Maramures and the Merry Cemetery, Romania

A full day excursion through the northwestern Romanian region of Maramures, home to many villages where century-old traditions are still part of daily life, has been added to the itinerary of our tours that cross from Hungary to Romania, such as our Transylvania Tale tour.  This addition enables us to explore the traditional rural lifestyle of the Maramures villages and their wooden churches, some of which have been recognised by UNESCO because of their characteristic high roofs and tall, narrow, pointed steeples.

Traditional wood carvings in Maramures

Coming from Debrecen we take the train across the border arriving in the half-Romanian, half-Hungarian town of Satu Mare (Szatmar). At the train station we get picked up by our guides in private cars to take us over the mountain pass to the isolated land of Maramures. Along the way we pass the strange town of Certeze, where 90% of the working population has left the town to work abroad. The money they make is sent back and invested in bricks and mortar, leading to the most expensive corner of real estate in the country outside of Bucharest. Here everybody is trying to outdo their neighbour, which leads to ridiculous extravagance. Once over the mountain pass we reach the Tisa river that forms the border with Ukraine. We follow this until we reach the village of Sapanta with its unique cemetery. The brainchild of a local artisan, who began carving gravestones out of oak, with an image of the deceased, a humorous epitaph in the local vernacular, and painting them with bright colours. Soon the cemetery gained the nickname of “Merry Cemetery” thanks to its positive and light-hearted approach to an often depressing subject. There is literally no cemetery in the world quite like the Merry Cemetery of Sapanta and was voted number 2 in the National Geographic’s “Top 10 Cemeteries“.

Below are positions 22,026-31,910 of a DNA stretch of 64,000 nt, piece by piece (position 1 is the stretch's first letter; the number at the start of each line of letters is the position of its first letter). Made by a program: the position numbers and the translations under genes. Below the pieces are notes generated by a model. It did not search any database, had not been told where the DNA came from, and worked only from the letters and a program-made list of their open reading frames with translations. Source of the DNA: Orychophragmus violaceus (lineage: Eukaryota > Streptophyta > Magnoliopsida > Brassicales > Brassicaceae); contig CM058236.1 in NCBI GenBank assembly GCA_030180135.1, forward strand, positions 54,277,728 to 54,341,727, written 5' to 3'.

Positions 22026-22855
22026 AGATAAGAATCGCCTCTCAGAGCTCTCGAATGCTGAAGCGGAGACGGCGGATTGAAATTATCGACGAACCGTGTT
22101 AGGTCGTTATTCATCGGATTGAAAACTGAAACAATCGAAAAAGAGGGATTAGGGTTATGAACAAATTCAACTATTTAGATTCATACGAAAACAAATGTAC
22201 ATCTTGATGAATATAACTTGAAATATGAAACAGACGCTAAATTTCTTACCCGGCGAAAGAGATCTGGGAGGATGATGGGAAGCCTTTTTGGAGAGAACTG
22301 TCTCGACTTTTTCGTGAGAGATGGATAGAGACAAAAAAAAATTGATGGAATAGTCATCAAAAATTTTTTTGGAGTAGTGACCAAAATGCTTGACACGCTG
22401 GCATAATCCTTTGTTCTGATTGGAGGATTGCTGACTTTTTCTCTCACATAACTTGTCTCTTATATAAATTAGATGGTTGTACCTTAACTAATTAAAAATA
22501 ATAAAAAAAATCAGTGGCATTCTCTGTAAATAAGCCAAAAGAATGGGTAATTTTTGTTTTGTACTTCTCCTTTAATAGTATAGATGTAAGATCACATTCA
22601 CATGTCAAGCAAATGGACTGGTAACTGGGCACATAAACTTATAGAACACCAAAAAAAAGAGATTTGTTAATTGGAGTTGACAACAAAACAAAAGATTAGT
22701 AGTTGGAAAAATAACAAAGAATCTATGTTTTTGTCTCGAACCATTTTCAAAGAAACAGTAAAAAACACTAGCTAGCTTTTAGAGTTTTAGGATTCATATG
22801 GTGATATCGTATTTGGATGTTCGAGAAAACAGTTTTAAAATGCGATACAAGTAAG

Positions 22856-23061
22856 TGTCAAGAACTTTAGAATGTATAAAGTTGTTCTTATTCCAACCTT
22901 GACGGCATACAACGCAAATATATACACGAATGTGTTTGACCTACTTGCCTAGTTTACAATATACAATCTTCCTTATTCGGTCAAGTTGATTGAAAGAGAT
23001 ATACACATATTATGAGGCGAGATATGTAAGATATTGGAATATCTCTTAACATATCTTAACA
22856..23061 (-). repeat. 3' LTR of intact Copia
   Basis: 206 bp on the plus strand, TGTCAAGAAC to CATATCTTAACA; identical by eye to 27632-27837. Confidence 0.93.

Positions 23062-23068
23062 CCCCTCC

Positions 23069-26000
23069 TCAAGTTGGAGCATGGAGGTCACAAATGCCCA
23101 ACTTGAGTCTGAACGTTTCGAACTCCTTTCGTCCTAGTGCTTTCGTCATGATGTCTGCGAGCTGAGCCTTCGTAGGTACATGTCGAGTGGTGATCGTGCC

Merry Cemetery in Sapanta, Maramures

From there we travel to the village of Barsana where the local, rich tradition of woodcarving is alive and well, with picturesque wooden houses fronted by giant, ornately-carved gates. In the evenings the older people of the village sit on benches outside and tut tut about “young people today”. The old-new monastery (there has been a monastery there for hundreds of years, but it was ruined and neglected during Communism, so has been rebuilt from scratch) has been built according to traditional methods and affords great views over the Izei valley, where people still farm using centuries-old techniques.

Characteristic wooden churches in Barsana, Maramures

From there we drive to the small village of Serb where the villagers still use an old, water-powered mill to grind their corn to make mamaliga, the staple of Romanian cuisine. And finally we stop at Desesti (maybe not always as the person with the key may not be in – but if not we would visit a similar church) with its wooden church that is inscribed on the UNESCO world heritage list. The naive, folk paintings inside are unique and show rural representations of heaven and hell, including tortures for such egregious sins as short-changing customers or falling asleep in church.We then drive back over the mountains to Baia Mare where we spend the night.

You can pass through this beautiful corner of Romania on our Transylvania Tale tour, which explores many of the most fascinating historical sites and cities in Eastern Europe.

Spread the love

Leave a Comment

Your email address will not be published. Required fields are marked *